LAN Failover on Packet Loss to Specific Address Possible with pfSense?

  • Is there any way to failover from one interface to another based on packet loss similar to WAN failover with a Gateway Group? (LAGG wont fit the bill)

    I have pfSense VM running on an ESXi (5.5) host and it is connected to all three vSwitches: LAN - BRIDGE - WAN

    I am trying to test a setup with wanos (wanos is a WAN optimization appliance) but I need a bypass NIC or sorts so connectivity from LAN to pfSense is not lost in the case of failure on wanos.

    Wanos intercepts traffic by bridging its interfaces effectively connecting LAN to BRIDGE (Both LAN and BRIDGE vSwitches are in promiscuous mode)

    LAGG works as intended and I can disconnect each of pfSense's LAGG interfaces and pings from LAN to pfsense continue without a hiccup BUT if I power off wanos to simulate an outage of any kind on that VM no failover happens and pings to pfsense are dropped. I assume this is because LAGG detects no outage on the primary interface because the actual outage is on the wanos interfaces.

    That said, is there any way to initiate a failover when pfsense cannot reach the LAN via wanos? Obviously LAGG will not accommodate this scenario.

    I hope this makes sense, but please let me know if anything needs clarification.

  • Hi Spiffster, coincidentally found this thread while searching for "wanos pfsense"

    I am wondering whether a solution was eventually found?

    Agree, it would be a nice to have feature if the LAGG was able to monitor an ip address. In that case it seems the above scenario would work perfectly. I noticed that the pfsense policy based routing can monitor an ip address as a fail-over trigger though.

    I am not familiar with pfsense at all but had a quick look at one or two interesting features.

    CARP looks promising. Perhaps its possible to enable CARP on both LAN ports E.g. instead of having the two LAN ports in a LAGG, have the two LAN interfaces compete for the CARP primary/active role. Effectively, if pfsense would allow this configuration, once the Wanos device reboots for example, the standby interface will lose communication with the primary and become active. Once the reboot is complete the primary can take over again (if CARP supports preemption).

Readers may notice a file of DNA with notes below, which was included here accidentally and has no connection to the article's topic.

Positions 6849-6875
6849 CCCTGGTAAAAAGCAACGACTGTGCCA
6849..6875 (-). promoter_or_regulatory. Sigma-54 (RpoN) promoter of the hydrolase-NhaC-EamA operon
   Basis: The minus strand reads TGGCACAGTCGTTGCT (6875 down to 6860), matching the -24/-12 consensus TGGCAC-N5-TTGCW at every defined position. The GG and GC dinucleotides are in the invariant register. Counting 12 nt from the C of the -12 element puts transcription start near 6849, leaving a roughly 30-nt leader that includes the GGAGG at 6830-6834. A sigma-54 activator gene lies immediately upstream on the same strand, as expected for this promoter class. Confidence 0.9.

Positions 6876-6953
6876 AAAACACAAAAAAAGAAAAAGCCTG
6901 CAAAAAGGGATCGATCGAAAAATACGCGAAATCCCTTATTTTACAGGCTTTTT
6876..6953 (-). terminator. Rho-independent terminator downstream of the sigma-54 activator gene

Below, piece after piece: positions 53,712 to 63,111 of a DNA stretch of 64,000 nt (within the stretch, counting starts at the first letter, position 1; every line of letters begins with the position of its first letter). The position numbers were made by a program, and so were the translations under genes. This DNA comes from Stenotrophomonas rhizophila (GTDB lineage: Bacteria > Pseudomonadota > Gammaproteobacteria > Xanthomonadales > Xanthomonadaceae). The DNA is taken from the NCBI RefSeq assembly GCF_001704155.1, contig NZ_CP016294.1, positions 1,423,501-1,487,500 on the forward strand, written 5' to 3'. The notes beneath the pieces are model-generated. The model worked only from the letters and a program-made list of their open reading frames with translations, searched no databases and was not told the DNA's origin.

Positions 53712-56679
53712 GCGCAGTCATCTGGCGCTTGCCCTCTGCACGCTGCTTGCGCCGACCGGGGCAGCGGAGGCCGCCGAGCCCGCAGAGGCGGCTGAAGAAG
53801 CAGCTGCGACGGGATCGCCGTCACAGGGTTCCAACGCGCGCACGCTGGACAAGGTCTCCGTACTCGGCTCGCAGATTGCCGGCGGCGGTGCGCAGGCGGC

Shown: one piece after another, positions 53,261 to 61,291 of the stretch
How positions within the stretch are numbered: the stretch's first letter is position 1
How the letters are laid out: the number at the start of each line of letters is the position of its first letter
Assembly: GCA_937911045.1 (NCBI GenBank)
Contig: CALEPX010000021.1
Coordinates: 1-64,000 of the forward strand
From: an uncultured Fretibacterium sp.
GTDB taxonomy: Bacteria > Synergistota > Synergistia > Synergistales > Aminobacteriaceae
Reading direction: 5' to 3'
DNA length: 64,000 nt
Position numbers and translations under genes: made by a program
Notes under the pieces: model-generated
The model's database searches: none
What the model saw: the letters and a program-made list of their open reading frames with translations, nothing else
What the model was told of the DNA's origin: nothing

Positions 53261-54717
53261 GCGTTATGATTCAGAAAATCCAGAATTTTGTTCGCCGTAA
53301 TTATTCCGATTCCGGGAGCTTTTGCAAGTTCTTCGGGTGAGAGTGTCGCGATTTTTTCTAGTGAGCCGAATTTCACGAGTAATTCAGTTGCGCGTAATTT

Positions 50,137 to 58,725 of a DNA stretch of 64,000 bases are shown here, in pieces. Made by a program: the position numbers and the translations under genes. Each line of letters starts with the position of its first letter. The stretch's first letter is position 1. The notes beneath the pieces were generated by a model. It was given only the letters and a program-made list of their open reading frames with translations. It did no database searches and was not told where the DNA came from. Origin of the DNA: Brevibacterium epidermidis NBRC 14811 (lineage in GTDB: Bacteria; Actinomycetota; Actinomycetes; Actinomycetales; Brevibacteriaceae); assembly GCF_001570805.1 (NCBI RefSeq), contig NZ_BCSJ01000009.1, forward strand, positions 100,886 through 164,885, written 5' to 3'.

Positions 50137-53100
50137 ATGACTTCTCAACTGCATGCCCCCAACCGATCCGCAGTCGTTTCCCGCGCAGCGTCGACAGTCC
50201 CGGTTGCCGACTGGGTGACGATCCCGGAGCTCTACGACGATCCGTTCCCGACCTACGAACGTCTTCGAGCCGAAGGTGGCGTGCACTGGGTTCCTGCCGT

Just an idea (there are other ways to achieve this) but out of path will be available in the next release as well.

  • Thanks for the reply Antonie, Im just tying up loose ends on my posts as to not leave them unconcluded.
    What I found was that there is no real way to setup a monitor IP for a LAGG interface, BUT I could setup a cron job to test connectivity to a specific address and failover accordingly, but cron jobs would only execute every minute.

    From what I have discovered about wanos is that it seems very reliable, so this isn't a huge priority anyway, but in production you have to plan for everything.

    Now that I do have wanos in production, both pfsense and wanos are running without a hypervisor, so no vswitch in between, just crossover. It works perfectly in this case. Powering off the wanos system causes pfSense to switch ports…

    I suspect the issue with what I was trying to do here was the vSwitch, pfSense would not see an outage because it as far as it was concerned it was still connected to a working switch, which makes perfect sense.

  • High end switches support multi-pathing for the layer 2 and can fail an interface when errors start to happen.

    The original question asked how to fail over "like the WAN". The issue is easier on the WAN because you just say "This route is bad, fail over to another route". The problem with the LAN side is you have only one route. Clients have only one gateway, that is one route. That is a layer 3 issue.

    LAN failures is a layer 2 issue. It's best to handle it at the Layer 2, which is the switch. I'm wondering why an interface would have loss and why failing over would fix the issue. There is a "raid 1" for Ethernet. I forget the protocol name, but packets are duplicated on all interfaces in a group.